I have no idea what daily actions and minimal conversations need to happen in your spheres of influence. Who is truly alone and feeling not solitude but isolation? Who feels they are not enough? What group of people have you grown aware of who seem to be forgotten by the rest of us? Part of trusting the good news is trusting that God can do these big things that seem nearly impossible for us mere mortals.

I think the Psalmist speaks for all of us today, all of us who are yearning for security and stability. Part of trusting the good news and having a changed perspective is remembering that only God can provide the stability for which we yearn. But God can in fact provide it.

When I was in my fifth year of ministry in rural Iowa, I thought for a while that I would never get another call to a congregation. I needed friends and family to love me and assure me that the Holy Spirit was at work. Many times, this past year, we wondered how our congregation would endure, especially spiritually and emotionally. We have utilized the gifts of members in many ways, but God was our rock, our light, our well rooted vine. I would feel corny talking about it if I did not believe that deep in my soul. It is what our psalmist is referring to this morning.

The Psalmist seems to be having multiple dialogues. In the first move, she reminds herself that “For God alone my soul waits in silence, for my hope is from him. He alone is my rock and my salvation, my fortress; I shall not be shaken.” Having remembered her history with God, assured of the rest and deliverance provided by God, the “mighty rock,” the psalmist implores the listeners to have the same trust.

“Trust in him at all times, O people; pour out your heart before him; God is a refuge for us.” I know, she says to her listeners, that you want to put your trust in lots of other things. But they won’t last. They are fleeting.  She concludes, “power belongs to God, and steadfast love belongs to you, O Lord.” 

The time is fulfilled, the kingdom of God is at hand. Let us be going and participating in this kingdom of God. Not when we are ready. Not when we have the right words to say. Not after we’ve made a 10-point plan. Now. Change your perspective and see as Jesus sees this world. And know that we can never do this work alone. Nor do we need to. God is with us.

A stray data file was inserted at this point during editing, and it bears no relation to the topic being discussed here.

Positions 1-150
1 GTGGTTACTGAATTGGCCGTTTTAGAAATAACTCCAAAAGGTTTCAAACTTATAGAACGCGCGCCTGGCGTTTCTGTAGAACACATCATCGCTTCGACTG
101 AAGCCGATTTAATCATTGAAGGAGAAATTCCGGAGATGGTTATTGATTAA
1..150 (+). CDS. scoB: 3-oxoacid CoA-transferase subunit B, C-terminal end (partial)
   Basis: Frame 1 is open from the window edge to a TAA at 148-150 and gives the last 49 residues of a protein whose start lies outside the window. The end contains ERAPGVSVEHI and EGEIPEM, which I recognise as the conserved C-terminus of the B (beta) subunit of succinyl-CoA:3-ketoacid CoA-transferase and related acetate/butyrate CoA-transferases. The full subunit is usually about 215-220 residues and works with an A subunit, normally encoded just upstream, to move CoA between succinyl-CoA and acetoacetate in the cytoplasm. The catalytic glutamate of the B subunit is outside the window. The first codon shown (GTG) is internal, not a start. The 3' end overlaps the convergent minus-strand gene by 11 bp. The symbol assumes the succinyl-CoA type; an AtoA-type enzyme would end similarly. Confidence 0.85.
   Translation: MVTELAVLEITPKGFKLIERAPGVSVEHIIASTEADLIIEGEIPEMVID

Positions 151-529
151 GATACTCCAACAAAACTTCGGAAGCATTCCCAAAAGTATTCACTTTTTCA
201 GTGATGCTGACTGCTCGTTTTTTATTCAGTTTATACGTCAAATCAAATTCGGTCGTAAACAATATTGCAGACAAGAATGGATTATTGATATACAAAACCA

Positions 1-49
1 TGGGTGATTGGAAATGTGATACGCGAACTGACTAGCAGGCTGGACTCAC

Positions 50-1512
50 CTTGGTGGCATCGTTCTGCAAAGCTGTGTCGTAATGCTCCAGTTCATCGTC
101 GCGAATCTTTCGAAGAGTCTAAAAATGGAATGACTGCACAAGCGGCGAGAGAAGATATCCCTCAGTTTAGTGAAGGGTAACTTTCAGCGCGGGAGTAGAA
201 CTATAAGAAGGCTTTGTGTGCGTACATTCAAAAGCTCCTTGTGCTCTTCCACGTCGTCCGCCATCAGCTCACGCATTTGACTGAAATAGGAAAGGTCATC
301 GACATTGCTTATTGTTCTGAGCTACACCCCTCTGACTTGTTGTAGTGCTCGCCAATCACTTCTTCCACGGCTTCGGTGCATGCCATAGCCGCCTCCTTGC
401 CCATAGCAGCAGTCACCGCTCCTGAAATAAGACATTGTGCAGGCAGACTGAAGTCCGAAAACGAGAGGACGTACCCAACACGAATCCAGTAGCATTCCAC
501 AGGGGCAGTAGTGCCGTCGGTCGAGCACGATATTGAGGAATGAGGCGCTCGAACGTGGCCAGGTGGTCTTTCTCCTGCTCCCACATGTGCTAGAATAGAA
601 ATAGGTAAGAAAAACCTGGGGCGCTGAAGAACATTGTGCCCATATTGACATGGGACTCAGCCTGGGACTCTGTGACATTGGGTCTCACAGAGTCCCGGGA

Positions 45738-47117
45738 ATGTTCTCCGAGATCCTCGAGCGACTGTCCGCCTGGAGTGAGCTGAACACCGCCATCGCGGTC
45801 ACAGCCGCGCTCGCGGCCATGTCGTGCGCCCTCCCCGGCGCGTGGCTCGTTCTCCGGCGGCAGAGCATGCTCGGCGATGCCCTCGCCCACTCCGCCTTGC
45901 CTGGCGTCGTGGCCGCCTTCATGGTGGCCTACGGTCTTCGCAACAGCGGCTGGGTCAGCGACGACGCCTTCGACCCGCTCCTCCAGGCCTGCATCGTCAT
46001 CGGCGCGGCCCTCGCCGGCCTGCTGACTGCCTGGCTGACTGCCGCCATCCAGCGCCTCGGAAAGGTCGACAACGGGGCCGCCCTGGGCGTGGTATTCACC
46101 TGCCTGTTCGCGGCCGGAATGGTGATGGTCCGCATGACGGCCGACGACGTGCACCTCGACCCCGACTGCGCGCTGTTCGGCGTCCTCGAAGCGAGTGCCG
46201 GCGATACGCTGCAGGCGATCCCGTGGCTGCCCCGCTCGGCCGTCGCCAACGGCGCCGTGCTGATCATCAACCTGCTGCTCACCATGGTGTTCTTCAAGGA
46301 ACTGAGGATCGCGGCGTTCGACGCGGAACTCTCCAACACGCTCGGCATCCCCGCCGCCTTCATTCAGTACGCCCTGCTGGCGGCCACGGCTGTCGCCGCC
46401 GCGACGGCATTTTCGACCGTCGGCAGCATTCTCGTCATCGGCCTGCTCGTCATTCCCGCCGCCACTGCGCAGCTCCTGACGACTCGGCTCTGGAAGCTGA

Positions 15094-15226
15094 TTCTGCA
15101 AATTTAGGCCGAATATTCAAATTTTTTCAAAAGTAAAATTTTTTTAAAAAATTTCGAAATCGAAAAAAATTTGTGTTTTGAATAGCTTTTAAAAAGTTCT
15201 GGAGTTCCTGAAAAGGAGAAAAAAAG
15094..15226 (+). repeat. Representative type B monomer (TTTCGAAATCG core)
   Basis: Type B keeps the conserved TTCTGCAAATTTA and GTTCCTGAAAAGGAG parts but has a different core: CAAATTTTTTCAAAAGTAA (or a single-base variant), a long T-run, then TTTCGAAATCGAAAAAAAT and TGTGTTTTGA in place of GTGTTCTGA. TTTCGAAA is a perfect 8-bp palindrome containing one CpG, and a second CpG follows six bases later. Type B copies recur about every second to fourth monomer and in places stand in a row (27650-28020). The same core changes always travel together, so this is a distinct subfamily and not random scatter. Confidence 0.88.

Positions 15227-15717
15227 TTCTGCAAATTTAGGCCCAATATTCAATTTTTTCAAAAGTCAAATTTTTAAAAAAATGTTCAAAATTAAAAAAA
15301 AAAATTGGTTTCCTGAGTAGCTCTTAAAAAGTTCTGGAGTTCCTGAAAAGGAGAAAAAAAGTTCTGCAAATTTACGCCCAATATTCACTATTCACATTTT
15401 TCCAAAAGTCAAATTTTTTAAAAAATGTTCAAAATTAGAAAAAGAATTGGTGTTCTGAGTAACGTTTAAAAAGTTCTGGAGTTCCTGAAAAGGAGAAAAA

Prayers of Intercession

Guided by Christ made known to the nations, let us offer our prayers for the church, the world, and all people in need.

A brief silence.

For the church throughout the world, for pastors and teachers, for deacons and deaconesses, and for musicians and servers, that all proclaim the good news of God’s reconciling love, let us pray.  Have mercy, O God.

For skies and seas, for birds and fish, for favorable weather and clean water, and for the well-being of creation, that God raise up advocates and scientists to guide our care for all the earth, let us pray.  Have mercy, O God.

For those who provide leadership in our cities and around the world, for nonprofit and nongovernmental organizations, for planning commissions and homeless advocates, that God inspire all people in the just use of wealth, let us pray.

Have mercy, O God.

For those who are sick, distressed, or grieving; for the outcast and all who await relief (especially), that in the midst of suffering, God’s peace and mercy surround them, let us pray.  Have mercy, O God.

For our congregation and community, for families big and small, and for the organizations that meet here during the week, that God’s steadfast love serve as a model for all relationships, let us pray.  Have mercy, O God.

In thanksgiving for our ancestors in the faith whose lives serve as an example of gospel living, including James Torell, that they point us to salvation through Christ, let us pray.  Have mercy, O God.

Merciful God, hear the prayers of your people, spoken or silent, for the sake of the one who dwells among us, your Son, Jesus Christ our Savior.